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Altdorf is the capital of the Swiss canton of Uri. The municipality covers an area of 1023 hectares. It is built at a height of 462m above sea-level, a little above the right bank of the Reuss, not far above the point where this river is joined on the right by the Schächen torrent.

Of the total population of 8757 (2002), 4524 are male, and 4233 are female. The population density of the community is 856 inhabitants per km². In 1900 the population was 3117, all Romanists and German-speaking.

Altdorf is 55 km from Lucerne by the St Gotthard railway and 28 km from Göschenen. Its port on the Lake of Lucerne, Flüelen, is 2 miles distant. There is a stately parish church, while above the little town is the oldest Capuchin convent in Switzerland (1581).

Altdorf is best known as the place where, according to the legend, William Tell shot the apple from his son's head. This act by tradition happened on the market-place, where in 1895, at the foot of an old tower (with rude frescoes commemorating the feat), there was set up a fine bronze statue (by Richard Kissling of Zurich) of Tell and his son. In 1899 a theatre was opened close to the town for the sole purpose of performing Schiller's play of Wilhelm Tell.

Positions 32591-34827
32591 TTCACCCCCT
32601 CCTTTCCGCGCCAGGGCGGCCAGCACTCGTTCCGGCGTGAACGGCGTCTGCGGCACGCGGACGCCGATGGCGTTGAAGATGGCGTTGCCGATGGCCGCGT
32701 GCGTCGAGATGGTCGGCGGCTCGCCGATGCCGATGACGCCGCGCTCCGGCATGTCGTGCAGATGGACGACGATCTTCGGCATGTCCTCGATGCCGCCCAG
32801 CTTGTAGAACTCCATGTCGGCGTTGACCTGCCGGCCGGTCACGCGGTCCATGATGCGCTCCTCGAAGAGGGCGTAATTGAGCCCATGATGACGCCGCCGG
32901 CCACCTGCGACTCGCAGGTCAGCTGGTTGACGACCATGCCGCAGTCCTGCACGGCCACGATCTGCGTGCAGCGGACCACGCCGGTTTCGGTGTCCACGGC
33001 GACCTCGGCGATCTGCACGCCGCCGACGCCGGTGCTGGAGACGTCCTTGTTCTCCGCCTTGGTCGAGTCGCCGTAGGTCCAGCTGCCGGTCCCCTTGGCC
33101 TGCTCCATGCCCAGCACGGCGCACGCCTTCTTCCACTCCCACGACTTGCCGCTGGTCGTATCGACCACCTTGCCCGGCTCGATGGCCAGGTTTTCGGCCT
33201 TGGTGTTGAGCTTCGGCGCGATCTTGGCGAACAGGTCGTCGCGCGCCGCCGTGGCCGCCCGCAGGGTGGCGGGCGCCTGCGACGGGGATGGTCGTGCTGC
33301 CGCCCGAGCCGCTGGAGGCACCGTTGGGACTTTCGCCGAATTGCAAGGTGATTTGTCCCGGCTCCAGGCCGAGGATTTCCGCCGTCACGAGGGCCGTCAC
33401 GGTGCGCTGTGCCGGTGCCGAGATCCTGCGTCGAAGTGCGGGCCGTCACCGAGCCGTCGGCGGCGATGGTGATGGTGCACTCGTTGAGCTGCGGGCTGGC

The same year a new carriage-road was opened from Altdorf through the Schächental and over the Klausen Pass (1948 m) to the village of Linthal (46 km) and so to Glarus. 2 kilometres from Altdorf by the Klausen road is the village of Bürglen, where by tradition Tell was born; while he is also said to have lost his life, while saving that of a child, in the Schächen torrent that flows past the village. On the left bank of the Reuss, immediately opposite Altdorf, is Attinghausen, where the ruined castle (which belonged to one of the real founders of the Swiss Confederation) now houses the cantonal museum of antiquities.

External link

Altdorf Official site

From a 1911 encyclopedia

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